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#TBT to Sir Anthony Dowell's Fabulous Photo Shoot With His Cat

Photo by Zoran Velijkovic, Courtesy DM Archives.

In the June 1967 issue of Dance Magazine, a young Anthony Dowell told us why he relished the challenges of The Royal Ballet's then-regular U.S. tours: "Dancing as frequently as we do here gives met he opportunity to build my stamina and to continue work on my roles." At 24, Dowell was already a premier danseur and had originated the roles of Oberon in Frederick Ashton's The Dream and Benvolio in Kenneth MacMillan's Romeo and Juliet. His work ethic, elegant lines and chameleonic ability to adapt to vastly different choreographic styles led to a storied career with The Royal Ballet, which he would direct from 1986–2001.


Photo by Zoran Velijkovic, Courtesy DM Archives.

An unexplained mystery from the DM Archives: We have a lot of shots of Dowell with his cat. A lot. We can't explain it. But we love them, so we thought we'd share.

Photo by Zoran Velijkovic, Courtesy DM Archives.

Dance Training
Robin Worrall via Unsplash

Social media has made the dance world a lot smaller, giving users instant access to artists and companies around the world. For aspiring pros, platforms like Instagram can offer a tantalizing glimpse into the life of a working performer. But there's a fine line between taking advantage of what social media can offer and relying too heavily on it.

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UA Dance Ensemble members Candice Barth and Gregory Taylor in Jessica Lang's "Among the Stars." Photo by Ed Flores, courtesy University of Arizona

If you think becoming a trainee or apprentice is the only path to gaining experience in a dance company environment, think again.

The University of Arizona, located in the heart of Tucson, acclimates dancers to the pace and rigor of company life while offering all the academic opportunities of a globally-ranked university. If you're looking to get a head-start on your professional dance career—or to just have a college experience that balances company-level training and repertory with rigorous academics—the University of Arizona's undergraduate and graduate programs have myriad opportunites to offer:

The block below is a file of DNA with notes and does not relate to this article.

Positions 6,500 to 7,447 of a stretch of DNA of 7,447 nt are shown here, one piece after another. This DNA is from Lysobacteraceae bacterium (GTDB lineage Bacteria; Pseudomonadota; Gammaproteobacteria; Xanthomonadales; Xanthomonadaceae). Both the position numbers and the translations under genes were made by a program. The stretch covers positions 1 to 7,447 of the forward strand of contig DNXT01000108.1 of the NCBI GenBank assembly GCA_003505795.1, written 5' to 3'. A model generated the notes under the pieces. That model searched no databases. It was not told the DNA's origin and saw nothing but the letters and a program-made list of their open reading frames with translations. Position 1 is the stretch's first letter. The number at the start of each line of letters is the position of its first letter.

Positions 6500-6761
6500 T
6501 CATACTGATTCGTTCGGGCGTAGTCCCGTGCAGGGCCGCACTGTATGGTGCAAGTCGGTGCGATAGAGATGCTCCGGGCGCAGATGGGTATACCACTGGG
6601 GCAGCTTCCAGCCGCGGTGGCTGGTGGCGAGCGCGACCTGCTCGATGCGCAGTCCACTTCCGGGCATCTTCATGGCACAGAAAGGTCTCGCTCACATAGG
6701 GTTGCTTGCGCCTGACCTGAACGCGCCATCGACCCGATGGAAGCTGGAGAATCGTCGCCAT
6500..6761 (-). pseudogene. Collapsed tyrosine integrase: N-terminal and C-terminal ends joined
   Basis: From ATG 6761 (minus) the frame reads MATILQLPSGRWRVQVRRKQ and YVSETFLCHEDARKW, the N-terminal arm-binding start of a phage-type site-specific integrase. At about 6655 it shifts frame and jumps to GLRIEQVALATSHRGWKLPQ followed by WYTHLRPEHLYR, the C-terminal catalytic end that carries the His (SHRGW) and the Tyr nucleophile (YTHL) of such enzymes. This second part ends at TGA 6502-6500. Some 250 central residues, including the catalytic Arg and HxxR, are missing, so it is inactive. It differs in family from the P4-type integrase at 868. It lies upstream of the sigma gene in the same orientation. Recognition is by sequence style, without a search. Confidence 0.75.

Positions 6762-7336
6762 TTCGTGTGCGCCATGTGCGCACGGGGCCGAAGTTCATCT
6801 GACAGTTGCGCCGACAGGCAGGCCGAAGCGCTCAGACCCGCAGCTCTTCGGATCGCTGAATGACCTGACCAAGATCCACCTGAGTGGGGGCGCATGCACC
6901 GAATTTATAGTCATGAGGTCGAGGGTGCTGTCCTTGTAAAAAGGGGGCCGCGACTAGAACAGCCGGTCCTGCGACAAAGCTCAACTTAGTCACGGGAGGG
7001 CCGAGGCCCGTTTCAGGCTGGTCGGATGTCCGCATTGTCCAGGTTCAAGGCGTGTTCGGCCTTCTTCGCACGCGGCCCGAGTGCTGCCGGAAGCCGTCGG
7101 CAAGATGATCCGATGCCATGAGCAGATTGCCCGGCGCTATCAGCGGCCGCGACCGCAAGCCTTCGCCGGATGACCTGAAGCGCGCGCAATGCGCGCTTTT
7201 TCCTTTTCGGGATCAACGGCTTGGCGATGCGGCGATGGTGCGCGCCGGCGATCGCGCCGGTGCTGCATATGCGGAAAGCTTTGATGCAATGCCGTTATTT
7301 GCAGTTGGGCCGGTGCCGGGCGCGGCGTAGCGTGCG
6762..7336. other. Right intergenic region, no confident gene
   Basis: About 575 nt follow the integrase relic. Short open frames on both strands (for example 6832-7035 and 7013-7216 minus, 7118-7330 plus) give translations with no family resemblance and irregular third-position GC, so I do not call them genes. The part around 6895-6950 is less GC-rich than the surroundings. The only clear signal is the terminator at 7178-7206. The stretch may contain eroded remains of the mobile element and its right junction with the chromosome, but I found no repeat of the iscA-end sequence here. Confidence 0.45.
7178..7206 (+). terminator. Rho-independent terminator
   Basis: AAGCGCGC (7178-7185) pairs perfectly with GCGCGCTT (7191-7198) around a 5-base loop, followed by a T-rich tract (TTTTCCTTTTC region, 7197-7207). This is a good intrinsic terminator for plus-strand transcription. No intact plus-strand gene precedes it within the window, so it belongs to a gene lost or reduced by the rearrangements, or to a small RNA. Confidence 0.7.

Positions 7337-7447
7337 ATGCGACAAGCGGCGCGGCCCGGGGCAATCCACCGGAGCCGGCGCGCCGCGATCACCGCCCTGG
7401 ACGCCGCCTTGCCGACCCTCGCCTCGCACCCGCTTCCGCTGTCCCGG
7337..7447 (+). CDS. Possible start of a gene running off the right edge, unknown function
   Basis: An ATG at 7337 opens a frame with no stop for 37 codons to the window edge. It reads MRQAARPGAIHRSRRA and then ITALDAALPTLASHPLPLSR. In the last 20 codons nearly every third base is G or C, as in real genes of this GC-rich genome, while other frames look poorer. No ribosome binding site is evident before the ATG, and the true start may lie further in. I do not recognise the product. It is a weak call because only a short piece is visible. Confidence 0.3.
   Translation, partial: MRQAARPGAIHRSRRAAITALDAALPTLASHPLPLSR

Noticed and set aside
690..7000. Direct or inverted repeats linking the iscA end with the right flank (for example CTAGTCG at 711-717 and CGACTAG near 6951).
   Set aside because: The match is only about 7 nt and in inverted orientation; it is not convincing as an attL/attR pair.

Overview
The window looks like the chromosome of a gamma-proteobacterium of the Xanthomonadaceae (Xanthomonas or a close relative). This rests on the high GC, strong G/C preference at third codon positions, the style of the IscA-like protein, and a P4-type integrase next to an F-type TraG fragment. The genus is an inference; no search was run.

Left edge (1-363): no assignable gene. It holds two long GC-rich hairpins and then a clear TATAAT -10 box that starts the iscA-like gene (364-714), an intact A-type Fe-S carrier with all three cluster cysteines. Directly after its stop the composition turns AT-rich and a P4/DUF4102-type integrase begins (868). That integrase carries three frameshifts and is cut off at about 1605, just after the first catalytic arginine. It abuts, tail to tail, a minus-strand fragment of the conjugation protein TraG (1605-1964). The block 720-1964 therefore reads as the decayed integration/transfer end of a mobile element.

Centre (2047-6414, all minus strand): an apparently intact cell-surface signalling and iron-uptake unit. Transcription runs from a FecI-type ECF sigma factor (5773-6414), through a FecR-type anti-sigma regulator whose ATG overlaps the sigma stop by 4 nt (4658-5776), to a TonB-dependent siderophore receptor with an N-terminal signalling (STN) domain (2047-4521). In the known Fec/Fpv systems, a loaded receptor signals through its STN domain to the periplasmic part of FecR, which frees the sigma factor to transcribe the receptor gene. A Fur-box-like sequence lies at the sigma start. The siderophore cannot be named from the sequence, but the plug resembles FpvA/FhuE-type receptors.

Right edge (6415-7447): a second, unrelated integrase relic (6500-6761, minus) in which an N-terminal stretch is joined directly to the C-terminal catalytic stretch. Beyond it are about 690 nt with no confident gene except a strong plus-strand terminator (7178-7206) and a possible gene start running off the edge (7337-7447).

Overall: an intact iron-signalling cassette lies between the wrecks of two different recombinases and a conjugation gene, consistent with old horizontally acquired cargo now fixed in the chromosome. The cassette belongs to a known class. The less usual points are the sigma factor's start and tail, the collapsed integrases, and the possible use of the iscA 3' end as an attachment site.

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Dancers Trending
Alice Sheppard/Kinetic Light in DESCENT, which our readers chose as last year's "Most Moving Performance." Photo by Jay Newman, courtesy Kinetic Light

Yes, we realize it's only August. But we can't help but to already be musing about all the incredible dance happenings of 2019.

We're getting ready for our annual Readers' Choice feature, and we want to hear from you about the shows you can't stop thinking about, the dance videos that blew your mind and the artists you discovered this year who everyone should know about.

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Dance History
Sergei Diaghilev, who was terrified of the sea, posing with a life preserver aboard a ship. Photo courtesy DM Archives

On August 19, 1929, shockwaves were felt throughout the dance world as news spread that impresario Sergei Diaghilev had died. The founder of the Ballets Russes rewrote the course of ballet history as the company toured Europe and the U.S., championing collaborations with modernist composers, artists and designers such as Igor Stravinsky, Pablo Picasso and Coco Chanel. The company launched the careers of its five principal choreographers: Michel Fokine, Vaslav Nijinsky, Léonide Massine, Bronislava Nijinska and George Balanchine.

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